Beauty salons are supposed to be places of refuge and tranquillity, where the worst catastrophe is a bad case of the frizzies.
But Tuesday, while other L.A. salons happily polished their clients for New Year's Eve revels, staff and customers at Mare Mercier in Woodland Hills mourned Luz Zepeda, who did shampoos at the salon and helped color clients' hair.
Zepeda, called Lucie by friends and colleagues, died early Friday in a house fire in Lancaster. She was 47.
Arlen Traster, a Marine corporal who lived nearby, rescued Zepeda's husband, Jesus, and two daughters, but was unable to reach Zepeda, who died in an upstairs bathroom, apparently of smoke inhalation.
"Hard-working" and "sweet-natured" -- the terms her friends use to describe Zepeda are not terribly specific. But it is clear that they admired Zepeda for her grit, and loved her for her kindness. She might be surprised to see how large a hole she left in the little world in which she worked so hard.
"She took the Metrolink and the bus from Lancaster, two hours to work and two hours back," recalled salon owner Marilyn McAlevey.
Zepeda, McAlevey said, was the mother of five, and the primary support of her family. Born in Mexico, she had worked in the salon for more than four years. She didn't drive, and the commute was brutal, especially painful because it meant less time with her two youngest children, Jeanette, 14, and Evelyn, 12.
"Sometimes she left here at 7 o'clock and didn't get home until 11," co-worker Hermelinda Webb said.
Zepeda's death was the second tragedy to strike the 15-person salon. Two years ago, then-owner Annette Amoroso, now 40, lost an eye after she was shot with a beanbag projectile by a Los Angeles police officer, who said he thought she was reaching for a weapon after a traffic stop.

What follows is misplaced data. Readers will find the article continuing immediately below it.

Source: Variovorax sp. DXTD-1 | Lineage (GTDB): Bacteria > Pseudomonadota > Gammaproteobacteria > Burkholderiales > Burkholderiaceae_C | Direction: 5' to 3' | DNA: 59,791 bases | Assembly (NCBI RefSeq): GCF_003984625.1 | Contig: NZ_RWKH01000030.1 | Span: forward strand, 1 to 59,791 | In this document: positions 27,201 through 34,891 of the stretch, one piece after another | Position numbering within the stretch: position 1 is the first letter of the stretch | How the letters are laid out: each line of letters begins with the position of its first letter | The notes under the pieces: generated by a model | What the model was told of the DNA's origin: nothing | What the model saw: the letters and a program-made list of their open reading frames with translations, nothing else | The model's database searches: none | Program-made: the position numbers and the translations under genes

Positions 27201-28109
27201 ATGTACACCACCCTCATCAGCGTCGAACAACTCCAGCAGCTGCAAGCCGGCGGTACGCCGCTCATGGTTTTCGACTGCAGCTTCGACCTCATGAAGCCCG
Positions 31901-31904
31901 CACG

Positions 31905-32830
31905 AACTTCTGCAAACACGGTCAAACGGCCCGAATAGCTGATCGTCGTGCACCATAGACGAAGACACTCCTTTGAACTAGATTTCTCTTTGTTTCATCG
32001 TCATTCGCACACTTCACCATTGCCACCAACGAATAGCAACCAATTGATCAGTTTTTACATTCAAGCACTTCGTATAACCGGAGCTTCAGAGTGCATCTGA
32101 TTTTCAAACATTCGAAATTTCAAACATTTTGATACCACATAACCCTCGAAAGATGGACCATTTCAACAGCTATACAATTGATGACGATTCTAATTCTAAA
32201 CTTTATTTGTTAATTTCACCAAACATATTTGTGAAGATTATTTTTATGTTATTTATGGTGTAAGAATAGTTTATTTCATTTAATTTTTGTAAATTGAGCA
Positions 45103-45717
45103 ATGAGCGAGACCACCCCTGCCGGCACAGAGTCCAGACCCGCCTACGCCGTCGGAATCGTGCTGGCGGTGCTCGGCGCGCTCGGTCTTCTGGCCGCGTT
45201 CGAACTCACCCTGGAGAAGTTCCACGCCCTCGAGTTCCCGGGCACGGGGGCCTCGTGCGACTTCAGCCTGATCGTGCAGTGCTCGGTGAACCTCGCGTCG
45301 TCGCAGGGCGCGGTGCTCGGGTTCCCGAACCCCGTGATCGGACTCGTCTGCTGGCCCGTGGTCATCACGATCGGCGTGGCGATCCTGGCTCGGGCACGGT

Last month, the city of Los Angeles settled Amoroso's suit over the injury for $2.5 million. Last week, Amoroso's friends at the salon called her in Hawaii, where she now lives, to share the sad news of Zepeda's death.
"Somebody said we need to have the shop blessed because we've had so much bad luck here," said McAlevey, who bought the business from Amoroso.
On New Year's Eve, the shop looked much as it always does, its shelves lined with gels, creams and potions with such fanciful names as Undone, Blofoam, Guts, After-Party and Thermal Defense. The Christmas poinsettias still brightened the corners.
But the mood was mournful, not festive. On a counter near the entrance was a hand-lettered sign inviting clients to contribute what they could to help Zepeda's daughters. The shop's receptionist, 36-year-old Tina Harris, said donations so far include clothes for the girls, a toaster and several hundred dollars.
Sheri Tiongco, 48, was a friend of Zepeda's and a client. Tiongco manages the lighting company next door, and she and Zepeda talked frankly, as women will do when one is washing the other's hair.
Zepeda and her husband had moved to Lancaster from a condo in Panorama City.
"It was her dream to have a house," Tiongco said. "She wanted her daughters to be brought up right. But the neighborhood was rougher than she expected. She wanted to get out of there. Her dream house became a nightmare."
Tiongco teared up as she imagined what Zepeda, a tiny, timid woman, must have gone through, trapped in the bathroom of her burning home. Daughter Evelyn was with her, and managed to get out through the bathroom window onto the roof, where Traster led her to safety.
Tiongco recalled Zepeda's perpetual smile: "You'd never know she had troubles."
Zepeda's friends hint at some of the problems she rarely talked about. She had older children who had been seduced by gang life. She had so little money that she felt she couldn't quit her job in Woodland Hills, with its generous tips, for something closer to home. There was a car at home in the driveway, but no one able, or willing, to use it to ease her long commute.
Tina Harris talked to Zepeda the day before Christmas. Zepeda's grandmother had died in Mexico, and she had taken the bus to the funeral. She told Harris: "I got back safe. I'll be there Friday."
"She was excited about coming back to work," Harris recalled. "She did not deserve this.... Everybody's heart is broken."